One of the many books I picked up at MacLeod’s last week was the Vancouver Art Gallery’s 1967 Arts of the Raven catalogue, edited by the exhibition’s curator, Doris Shadbolt. This was a landmark exhibition, notable for Bill Holm’s formal analysis of Northwest Coast motifs, but also Shadbolt’s contention that art made by First Nations artists today be considered contemporary art – “high art, not ethnology.”
Although aware of Shadbolt’s proposition, I was not aware of her omissions. Shadbolt writes: “…the main distinction made is between the austere and intellectual elegance of the Haida, Tlingit and Tsimshian, and the flamboyant histrionic style of the Kwakiutl [Kwakwaka’wakw]. For stylistic reasons, neither the Nootka [Nuuchaanulth] nor Coast Salish are represented, nor is prehistoric stone art included.”
What does Shadbolt mean by “stylistic reasons”? That which Holm had no interest in classifying, or that which she did not like?
In January of this year, the Morris and Helen Belkin Gallery, under the guest curation of Charlotte Townsend-Gault, took a step towards addressing Shadbolt’s omission with Backstory: Nuuchaanulth Ceremonial Curtains and the Work of Ki-Ke-In, a show that featured numerous thliitsapilthim (portable curtain paintings of various sizes, each telling of the “episodes and exploits from family histories, conflicts, captures and alliances”), as well as drawings, photographs and other contextual materials.
My first impressions upon viewing the show concerned the scale of these thliitsapilthim, one of which measured 3-by-16 metres, making them the biggest paintings in the world. As for the painting, I agree with Shadbolt: though many of these works include coastal motifs, the works are neither elegant nor flamboyant but crudely drawn, largely figurative, with evidence of modern situations. This is not to say that Shadbolt was right to omit the work, only that its inclusion would have complicated the exhibition, making it not so neat and compact, which, to my mind, is never a reason to not do something.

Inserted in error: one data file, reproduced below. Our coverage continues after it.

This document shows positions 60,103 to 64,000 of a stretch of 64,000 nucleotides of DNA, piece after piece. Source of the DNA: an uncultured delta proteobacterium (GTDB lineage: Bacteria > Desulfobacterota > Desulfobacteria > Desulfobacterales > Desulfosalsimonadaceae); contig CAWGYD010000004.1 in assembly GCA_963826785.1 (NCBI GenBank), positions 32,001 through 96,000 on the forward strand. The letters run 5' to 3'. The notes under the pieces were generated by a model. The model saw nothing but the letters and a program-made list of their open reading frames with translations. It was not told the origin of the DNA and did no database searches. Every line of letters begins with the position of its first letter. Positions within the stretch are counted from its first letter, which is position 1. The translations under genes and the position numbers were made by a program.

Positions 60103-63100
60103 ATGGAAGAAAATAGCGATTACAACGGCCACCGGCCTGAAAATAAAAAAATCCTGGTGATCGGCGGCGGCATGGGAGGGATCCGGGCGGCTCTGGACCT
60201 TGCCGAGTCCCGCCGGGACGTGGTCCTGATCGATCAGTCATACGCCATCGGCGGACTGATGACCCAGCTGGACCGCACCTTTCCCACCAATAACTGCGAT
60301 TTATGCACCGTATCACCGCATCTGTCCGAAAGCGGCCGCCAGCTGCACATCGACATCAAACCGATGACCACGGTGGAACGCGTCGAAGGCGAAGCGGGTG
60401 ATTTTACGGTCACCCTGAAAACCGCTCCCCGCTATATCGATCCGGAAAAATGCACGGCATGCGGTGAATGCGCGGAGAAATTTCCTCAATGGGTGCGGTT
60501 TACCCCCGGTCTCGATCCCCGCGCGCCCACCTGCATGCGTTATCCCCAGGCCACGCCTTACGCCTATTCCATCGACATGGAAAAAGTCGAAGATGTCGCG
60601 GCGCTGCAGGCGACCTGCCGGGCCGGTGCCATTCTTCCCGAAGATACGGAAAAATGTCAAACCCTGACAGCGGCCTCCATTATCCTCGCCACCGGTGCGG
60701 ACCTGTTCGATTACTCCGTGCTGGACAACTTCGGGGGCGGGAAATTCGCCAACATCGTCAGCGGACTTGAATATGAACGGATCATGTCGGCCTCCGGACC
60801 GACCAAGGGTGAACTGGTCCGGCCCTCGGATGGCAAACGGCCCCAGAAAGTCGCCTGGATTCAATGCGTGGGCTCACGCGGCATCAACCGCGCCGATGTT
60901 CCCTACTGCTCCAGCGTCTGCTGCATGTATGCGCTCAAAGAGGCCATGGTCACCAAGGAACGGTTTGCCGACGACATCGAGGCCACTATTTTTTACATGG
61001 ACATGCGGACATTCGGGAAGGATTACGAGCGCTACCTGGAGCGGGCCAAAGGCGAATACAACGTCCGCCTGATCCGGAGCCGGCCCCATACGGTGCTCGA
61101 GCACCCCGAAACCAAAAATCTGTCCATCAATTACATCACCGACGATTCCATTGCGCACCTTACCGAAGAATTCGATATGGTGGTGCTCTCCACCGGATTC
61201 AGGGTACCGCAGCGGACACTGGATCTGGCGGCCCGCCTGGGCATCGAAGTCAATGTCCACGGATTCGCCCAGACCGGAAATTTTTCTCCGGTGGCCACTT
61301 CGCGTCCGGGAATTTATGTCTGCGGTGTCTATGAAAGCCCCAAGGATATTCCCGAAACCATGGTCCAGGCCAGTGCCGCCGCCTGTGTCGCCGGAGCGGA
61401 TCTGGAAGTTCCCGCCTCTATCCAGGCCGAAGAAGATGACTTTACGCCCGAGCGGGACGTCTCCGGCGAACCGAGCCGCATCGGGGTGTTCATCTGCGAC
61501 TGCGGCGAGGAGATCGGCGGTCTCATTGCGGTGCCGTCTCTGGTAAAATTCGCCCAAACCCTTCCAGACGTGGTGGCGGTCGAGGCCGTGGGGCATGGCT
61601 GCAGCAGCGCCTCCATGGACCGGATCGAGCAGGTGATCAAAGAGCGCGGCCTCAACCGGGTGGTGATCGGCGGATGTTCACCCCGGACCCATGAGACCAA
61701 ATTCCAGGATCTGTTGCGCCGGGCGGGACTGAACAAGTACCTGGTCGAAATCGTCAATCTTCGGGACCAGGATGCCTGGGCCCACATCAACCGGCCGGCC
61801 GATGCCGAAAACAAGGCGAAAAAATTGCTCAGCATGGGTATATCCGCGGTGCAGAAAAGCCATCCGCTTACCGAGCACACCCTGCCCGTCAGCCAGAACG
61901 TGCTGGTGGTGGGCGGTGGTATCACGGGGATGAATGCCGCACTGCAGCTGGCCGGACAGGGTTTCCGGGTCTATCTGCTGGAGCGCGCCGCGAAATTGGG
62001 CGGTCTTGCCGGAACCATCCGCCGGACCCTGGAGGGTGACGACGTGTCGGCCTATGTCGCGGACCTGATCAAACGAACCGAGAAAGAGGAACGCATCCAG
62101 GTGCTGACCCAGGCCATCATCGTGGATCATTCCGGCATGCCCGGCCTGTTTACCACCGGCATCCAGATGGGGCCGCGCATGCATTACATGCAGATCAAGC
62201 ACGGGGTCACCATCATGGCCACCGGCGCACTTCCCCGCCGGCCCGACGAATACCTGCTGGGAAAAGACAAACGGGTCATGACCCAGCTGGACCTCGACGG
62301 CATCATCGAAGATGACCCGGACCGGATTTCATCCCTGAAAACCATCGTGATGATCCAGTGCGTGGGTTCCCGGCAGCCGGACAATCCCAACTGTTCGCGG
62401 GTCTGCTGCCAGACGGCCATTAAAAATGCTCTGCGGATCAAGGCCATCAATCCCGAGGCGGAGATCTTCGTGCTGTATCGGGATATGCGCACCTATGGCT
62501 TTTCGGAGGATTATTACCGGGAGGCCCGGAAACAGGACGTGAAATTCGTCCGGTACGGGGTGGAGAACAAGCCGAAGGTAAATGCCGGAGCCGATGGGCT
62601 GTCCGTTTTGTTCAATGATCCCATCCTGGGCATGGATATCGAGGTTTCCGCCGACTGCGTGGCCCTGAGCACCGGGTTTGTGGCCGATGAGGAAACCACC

Little more than a month after the Belkin opening, artist Phillip McCrum approached Reid Shier and I and asked if we might show some photos he took during his time in Belfast, Northern Ireland at a multi-media installation we were curating for the 2010 Cultural Olympiad, called the Candahar Bar. Because the bar was built around a functioning Northern Irish pub (a project of Derry-based artist Theo Sims, called The Candahar), we consented.
While I have been to Belfast and seen the house murals there, it was not until McCrum’s images began looping across the screen that I was reminded of the murals in Ki-Ke-In’s show, less for content than style. Of that style, I had a further thought: that maybe these thliitsapilthim owe as much to residential school art classes than what was, like the Troubles in Northern Ireland, handed down by elders.